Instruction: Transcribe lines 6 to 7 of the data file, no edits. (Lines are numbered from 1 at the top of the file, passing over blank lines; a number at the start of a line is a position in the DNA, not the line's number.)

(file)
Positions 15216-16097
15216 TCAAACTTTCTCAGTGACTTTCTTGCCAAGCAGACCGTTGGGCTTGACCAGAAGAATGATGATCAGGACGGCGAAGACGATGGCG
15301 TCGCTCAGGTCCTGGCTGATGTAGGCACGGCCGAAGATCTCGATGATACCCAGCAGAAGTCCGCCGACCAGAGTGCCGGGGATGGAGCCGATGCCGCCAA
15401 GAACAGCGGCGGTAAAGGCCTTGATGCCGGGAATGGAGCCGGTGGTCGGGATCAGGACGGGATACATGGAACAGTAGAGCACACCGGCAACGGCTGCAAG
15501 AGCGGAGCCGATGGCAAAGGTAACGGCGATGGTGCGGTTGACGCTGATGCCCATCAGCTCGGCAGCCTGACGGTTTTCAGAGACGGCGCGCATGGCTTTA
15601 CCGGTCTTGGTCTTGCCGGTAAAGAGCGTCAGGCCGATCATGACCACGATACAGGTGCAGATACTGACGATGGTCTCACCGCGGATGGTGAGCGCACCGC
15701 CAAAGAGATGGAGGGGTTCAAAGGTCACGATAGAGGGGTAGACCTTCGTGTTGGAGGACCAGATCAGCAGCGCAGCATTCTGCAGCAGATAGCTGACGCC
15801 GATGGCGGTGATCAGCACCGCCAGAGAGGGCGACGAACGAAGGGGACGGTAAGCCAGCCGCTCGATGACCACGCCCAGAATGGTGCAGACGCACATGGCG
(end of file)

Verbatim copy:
15601 CCGGTCTTGGTCTTGCCGGTAAAGAGCGTCAGGCCGATCATGACCACGATACAGGTGCAGATACTGACGATGGTCTCACCGCGGATGGTGAGCGCACCGC
15701 CAAAGAGATGGAGGGGTTCAAAGGTCACGATAGAGGGGTAGACCTTCGTGTTGGAGGACCAGATCAGCAGCGCAGCATTCTGCAGCAGATAGCTGACGCC